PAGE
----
Levi Leipheimer, who attended Rowland Hall, will join Salt Lake City's David Zabriskie as both get an early start in Olympic competition in Saturday's road race event.

GYMNASTICS — University of Utah gymnast Daria Bijak will carry a share of Germany's hopes in artistic gymnastics. Her eighth-place individual all-around finish at the 2005 World Championships in Melbourne, Australia, was the highest finish for a German woman in nearly two decades.

FOOTBALL — Yes, you read right, but no, it's not the sport you think. Soccer is another sport with a different international name, billed as "football" at the Summer Games.

With younger players tabbed to represent the United States in the Olympics, goalkeeper Chris Seitz is the only member of Real Salt Lake to earn an invite to the U.S team.

VOLLEYBALL — Former BYU standout and one-time Cougar coach Ryan Millar returns in the middle for the United States for his third Olympics. He'll be joined by former BYU teammate Rich Lambourne, who moved from outside hitter in college to libero on the national team and is making his inaugural Games trip.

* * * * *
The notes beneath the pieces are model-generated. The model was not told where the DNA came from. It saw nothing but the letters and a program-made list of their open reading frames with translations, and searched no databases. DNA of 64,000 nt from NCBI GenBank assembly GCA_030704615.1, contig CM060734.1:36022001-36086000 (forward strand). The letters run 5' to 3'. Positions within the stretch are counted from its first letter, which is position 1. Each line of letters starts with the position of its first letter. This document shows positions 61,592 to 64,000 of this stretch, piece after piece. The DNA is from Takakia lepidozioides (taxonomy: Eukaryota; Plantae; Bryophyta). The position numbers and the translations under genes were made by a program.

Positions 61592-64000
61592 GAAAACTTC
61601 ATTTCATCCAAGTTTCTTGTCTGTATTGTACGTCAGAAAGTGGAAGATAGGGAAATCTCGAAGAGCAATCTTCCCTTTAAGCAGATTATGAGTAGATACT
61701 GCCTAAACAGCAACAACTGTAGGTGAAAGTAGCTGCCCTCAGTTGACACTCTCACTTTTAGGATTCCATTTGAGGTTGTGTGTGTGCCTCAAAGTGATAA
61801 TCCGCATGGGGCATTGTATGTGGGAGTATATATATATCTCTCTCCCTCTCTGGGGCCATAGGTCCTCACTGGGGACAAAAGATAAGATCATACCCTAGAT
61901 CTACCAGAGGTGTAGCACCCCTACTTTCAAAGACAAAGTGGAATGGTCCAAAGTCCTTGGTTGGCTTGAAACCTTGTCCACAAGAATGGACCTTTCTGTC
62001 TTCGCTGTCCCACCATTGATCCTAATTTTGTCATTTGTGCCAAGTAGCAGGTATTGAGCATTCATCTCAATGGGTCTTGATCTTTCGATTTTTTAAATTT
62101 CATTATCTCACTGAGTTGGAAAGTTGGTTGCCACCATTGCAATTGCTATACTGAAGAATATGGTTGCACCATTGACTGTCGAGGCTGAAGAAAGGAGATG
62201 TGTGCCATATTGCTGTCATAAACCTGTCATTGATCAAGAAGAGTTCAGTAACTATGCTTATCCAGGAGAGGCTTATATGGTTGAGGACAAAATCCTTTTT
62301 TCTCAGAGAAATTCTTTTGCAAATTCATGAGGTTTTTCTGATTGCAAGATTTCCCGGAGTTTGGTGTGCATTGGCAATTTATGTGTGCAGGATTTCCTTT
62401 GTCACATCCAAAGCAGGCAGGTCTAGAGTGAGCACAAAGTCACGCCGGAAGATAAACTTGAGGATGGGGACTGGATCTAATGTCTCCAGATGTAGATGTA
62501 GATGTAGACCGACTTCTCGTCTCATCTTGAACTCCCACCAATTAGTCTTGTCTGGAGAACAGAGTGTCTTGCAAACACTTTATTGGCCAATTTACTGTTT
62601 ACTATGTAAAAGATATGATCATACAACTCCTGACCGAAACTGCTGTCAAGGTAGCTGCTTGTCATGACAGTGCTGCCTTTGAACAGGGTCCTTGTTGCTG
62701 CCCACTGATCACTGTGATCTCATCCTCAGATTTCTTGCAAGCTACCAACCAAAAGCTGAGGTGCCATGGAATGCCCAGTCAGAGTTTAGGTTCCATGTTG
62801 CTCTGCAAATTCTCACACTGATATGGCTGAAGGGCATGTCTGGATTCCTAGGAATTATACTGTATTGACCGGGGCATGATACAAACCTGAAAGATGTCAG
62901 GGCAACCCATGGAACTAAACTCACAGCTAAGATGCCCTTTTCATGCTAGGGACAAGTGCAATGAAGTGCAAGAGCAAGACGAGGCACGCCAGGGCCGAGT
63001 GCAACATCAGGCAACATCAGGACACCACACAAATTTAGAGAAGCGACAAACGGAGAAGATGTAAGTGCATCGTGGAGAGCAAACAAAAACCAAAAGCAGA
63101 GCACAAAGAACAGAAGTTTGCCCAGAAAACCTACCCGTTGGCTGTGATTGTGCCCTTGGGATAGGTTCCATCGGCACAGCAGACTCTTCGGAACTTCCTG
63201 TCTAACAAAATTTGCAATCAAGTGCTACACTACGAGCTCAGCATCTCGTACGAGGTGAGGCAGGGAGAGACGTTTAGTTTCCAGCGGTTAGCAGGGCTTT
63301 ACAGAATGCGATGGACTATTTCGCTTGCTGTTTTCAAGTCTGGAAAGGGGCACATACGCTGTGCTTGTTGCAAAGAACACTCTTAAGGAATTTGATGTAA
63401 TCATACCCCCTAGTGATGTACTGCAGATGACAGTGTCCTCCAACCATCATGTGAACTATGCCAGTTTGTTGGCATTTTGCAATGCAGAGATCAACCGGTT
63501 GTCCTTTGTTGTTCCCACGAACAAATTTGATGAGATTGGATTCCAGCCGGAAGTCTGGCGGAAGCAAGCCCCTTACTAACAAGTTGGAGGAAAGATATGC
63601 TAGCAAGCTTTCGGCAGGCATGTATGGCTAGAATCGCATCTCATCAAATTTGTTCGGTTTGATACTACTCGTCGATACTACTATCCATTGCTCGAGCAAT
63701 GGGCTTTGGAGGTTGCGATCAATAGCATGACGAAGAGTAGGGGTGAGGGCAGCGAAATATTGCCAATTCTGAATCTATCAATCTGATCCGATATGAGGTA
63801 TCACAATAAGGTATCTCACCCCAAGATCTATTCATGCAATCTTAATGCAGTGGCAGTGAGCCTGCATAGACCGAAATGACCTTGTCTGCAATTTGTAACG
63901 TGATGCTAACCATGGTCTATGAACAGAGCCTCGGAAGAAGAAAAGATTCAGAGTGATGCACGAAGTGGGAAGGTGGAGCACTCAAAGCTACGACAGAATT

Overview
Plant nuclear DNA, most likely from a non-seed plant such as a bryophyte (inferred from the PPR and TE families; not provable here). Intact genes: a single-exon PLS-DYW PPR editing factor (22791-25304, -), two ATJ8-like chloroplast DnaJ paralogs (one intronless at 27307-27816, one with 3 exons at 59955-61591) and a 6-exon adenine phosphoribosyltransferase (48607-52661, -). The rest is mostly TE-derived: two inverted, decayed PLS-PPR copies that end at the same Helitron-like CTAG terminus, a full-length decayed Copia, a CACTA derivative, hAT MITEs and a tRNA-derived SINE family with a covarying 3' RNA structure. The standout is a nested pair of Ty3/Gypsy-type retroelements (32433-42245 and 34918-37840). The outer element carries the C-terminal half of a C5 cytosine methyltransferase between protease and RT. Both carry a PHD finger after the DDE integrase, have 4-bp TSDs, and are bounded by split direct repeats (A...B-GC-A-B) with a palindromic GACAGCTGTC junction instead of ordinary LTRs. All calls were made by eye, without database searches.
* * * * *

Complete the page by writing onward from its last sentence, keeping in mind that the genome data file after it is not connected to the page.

Millar and Lambourne starred on BYU's first NCAA championship team in 1999. Also part of Team USA in Beijing are three staff members from that Cougar squad — former assistant Hugh McCutcheon leads the U.S. as head coach, ex-head coach Carl McGown is a U.S. scout, and former volunteer assistant Rob Browning serves as the U.S. team leader.

Another player with BYU ties will play in Beijing. Joel Silva, a libero who is halfway through his collegiate career with the Cougars, is part of an upstart Venezuela team that qualified for the Olympics by winning the South America Zone tournament.

After three years on the professional beach volleyball circuit while squeezing in some indoor pro volleyball, former Highland High star Logan Tom returns to the national team for her third Olympics.